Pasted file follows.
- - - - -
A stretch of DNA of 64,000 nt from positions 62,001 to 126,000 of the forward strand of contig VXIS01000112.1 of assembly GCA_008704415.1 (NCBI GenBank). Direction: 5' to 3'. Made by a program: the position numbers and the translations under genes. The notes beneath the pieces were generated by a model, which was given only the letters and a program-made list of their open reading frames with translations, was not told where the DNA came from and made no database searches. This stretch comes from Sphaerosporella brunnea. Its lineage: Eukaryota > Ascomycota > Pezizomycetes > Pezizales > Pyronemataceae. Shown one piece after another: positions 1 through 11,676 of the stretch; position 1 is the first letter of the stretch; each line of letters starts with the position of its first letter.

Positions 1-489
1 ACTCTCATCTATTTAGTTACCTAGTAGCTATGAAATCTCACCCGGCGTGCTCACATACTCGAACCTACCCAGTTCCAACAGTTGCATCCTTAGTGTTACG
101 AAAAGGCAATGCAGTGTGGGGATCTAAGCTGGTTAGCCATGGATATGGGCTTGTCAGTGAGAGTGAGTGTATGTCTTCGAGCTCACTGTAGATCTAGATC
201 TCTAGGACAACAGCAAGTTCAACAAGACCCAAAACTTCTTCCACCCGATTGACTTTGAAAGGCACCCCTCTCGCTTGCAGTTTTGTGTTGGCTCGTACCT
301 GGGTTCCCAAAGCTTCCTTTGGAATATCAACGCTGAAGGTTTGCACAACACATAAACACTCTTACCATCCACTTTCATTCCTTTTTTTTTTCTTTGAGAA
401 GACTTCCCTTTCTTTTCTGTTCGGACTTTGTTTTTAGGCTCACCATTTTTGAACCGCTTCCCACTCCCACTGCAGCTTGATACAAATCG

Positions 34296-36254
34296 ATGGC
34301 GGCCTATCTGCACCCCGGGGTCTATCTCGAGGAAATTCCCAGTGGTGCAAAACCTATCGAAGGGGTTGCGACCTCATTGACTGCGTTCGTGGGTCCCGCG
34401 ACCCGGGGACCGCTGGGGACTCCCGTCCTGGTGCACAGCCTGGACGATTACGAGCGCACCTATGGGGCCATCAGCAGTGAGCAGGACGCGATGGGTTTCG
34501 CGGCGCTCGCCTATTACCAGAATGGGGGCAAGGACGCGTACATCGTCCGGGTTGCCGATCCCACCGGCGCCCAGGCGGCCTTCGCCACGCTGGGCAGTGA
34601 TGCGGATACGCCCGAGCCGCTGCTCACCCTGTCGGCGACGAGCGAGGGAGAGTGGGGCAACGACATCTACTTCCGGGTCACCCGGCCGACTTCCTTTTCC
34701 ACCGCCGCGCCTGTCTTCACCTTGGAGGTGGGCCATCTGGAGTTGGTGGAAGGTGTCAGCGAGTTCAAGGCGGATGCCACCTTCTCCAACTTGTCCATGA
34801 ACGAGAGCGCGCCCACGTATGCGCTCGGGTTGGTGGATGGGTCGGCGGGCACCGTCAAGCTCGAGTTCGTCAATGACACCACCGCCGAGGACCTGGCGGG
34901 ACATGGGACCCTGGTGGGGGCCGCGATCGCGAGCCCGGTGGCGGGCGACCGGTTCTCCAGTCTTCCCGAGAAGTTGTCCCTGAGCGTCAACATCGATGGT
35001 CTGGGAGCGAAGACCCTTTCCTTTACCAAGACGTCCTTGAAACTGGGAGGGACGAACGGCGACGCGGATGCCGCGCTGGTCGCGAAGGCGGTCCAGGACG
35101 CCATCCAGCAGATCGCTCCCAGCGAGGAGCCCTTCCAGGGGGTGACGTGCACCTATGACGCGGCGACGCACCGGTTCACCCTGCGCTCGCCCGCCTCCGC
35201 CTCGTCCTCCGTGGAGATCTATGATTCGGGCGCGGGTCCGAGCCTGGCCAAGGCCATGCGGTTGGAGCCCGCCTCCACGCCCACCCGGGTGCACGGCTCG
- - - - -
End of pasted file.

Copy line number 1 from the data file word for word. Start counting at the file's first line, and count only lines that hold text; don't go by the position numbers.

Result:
A stretch of DNA of 64,000 nt from positions 62,001 to 126,000 of the forward strand of contig VXIS01000112.1 of assembly GCA_008704415.1 (NCBI GenBank). Direction: 5' to 3'. Made by a program: the position numbers and the translations under genes. The notes beneath the pieces were generated by a model, which was given only the letters and a program-made list of their open reading frames with translations, was not told where the DNA came from and made no database searches. This stretch comes from Sphaerosporella brunnea. Its lineage: Eukaryota > Ascomycota > Pezizomycetes > Pezizales > Pyronemataceae. Shown one piece after another: positions 1 through 11,676 of the stretch; position 1 is the first letter of the stretch; each line of letters starts with the position of its first letter.